President Donald Trump's pick for Labor secretary sought to quell concerns among Democrats that he's too close to the corporate world, telling lawmakers Thursday that if confirmed he'll ask ethics officials if he can participate in the crafting of a conflict of interest rule for stockbrokers.
As a private sector attorney, Eugene Scalia helped undo an Obama-era regulation to put stricter requirements on financial professionals who dispense advice for retirement planning and other investments. The Labor Department is expected to propose a fiduciary rule that aligns with a new Securities and Exchange Commission measure backed by the financial services industry but criticized as too lax by consumer groups.
During testimony before the Senate Health, Education, Labor and Pensions Committee, Scalia tried to assure lawmakers that his years of legal work for corporate clients would not influence his actions as a Cabinet member. He emphasized the "public trust" he embraced during the year he spent as the Labor Department's top lawyer during the George W. Bush administration.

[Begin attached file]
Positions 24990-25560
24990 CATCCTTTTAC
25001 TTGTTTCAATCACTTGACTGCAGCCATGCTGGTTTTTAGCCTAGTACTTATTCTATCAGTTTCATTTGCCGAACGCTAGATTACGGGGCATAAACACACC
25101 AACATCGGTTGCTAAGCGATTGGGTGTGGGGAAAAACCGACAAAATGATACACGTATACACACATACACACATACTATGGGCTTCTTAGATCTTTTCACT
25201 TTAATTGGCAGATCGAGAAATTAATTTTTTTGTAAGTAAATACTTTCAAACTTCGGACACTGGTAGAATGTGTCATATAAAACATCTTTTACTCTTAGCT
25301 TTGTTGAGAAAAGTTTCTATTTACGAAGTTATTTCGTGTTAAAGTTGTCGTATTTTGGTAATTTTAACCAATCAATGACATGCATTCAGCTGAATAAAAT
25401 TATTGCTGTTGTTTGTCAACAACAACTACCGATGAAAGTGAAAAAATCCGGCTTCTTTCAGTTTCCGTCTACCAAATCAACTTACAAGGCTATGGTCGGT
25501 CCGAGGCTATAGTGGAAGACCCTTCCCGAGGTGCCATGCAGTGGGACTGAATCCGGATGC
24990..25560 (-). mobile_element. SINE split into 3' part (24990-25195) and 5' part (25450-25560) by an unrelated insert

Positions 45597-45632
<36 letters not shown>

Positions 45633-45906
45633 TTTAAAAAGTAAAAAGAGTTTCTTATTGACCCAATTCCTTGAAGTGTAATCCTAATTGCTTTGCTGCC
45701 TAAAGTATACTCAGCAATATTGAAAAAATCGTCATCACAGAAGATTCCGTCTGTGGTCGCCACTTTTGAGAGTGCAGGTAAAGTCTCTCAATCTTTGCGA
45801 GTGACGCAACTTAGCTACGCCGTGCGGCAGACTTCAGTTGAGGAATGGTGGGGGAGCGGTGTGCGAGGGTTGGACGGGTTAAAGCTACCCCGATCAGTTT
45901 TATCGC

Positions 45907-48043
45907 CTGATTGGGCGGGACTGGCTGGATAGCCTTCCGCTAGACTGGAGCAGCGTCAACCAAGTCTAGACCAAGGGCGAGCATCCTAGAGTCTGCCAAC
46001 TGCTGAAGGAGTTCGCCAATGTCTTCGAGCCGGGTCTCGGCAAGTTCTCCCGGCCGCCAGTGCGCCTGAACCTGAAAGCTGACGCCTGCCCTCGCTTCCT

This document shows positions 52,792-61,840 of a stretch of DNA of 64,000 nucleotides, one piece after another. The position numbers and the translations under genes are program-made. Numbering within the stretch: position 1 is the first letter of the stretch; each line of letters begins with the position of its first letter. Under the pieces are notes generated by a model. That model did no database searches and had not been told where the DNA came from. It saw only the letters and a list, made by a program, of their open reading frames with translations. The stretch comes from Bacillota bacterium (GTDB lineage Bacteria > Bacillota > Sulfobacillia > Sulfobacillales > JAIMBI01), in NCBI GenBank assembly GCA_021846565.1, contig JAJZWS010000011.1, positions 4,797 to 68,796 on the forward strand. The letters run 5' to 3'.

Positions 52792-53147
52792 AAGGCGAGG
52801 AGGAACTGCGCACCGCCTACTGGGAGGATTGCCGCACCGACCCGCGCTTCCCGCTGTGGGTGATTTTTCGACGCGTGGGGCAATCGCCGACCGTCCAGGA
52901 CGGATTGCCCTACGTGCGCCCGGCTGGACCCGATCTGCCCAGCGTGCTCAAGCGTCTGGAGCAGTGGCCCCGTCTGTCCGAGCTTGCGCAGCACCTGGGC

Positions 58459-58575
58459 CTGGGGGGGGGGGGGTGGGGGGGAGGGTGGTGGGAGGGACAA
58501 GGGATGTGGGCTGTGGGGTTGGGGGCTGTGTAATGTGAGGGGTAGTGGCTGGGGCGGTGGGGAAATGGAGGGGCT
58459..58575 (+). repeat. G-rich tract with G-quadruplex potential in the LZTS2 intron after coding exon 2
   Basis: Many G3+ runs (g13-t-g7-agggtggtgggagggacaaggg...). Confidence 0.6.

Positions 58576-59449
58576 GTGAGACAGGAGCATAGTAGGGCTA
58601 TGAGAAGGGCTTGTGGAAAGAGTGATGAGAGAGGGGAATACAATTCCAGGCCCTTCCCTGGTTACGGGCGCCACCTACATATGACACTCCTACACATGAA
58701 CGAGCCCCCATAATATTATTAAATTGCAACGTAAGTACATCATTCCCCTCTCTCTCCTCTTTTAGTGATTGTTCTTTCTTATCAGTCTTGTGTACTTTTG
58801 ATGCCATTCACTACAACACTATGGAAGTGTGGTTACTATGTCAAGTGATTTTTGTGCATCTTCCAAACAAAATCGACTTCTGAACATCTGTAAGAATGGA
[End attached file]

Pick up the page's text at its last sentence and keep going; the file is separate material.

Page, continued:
"I'm not necessarily my clients," Scalia said. "I will seek to defend them, to vindicate their rights but that doesn't mean that I necessarily think what they did is proper."
But the possibility he may have to recuse himself from Labor's fiduciary rulemaking was a reminder that most of his career has been spent as a partner in the Washington office of the Gibson, Dunn and Crutcher firm, where he has run up a string of victories in court cases on behalf of business interests challenging labor and financial regulations.
The government's fiduciary rules could affect how hundreds of billions of dollars in Americans' retirement and other investments are handled by brokers. Critics of the current system say investors lose billions of dollars a year because of advice from brokers with conflicts of interest.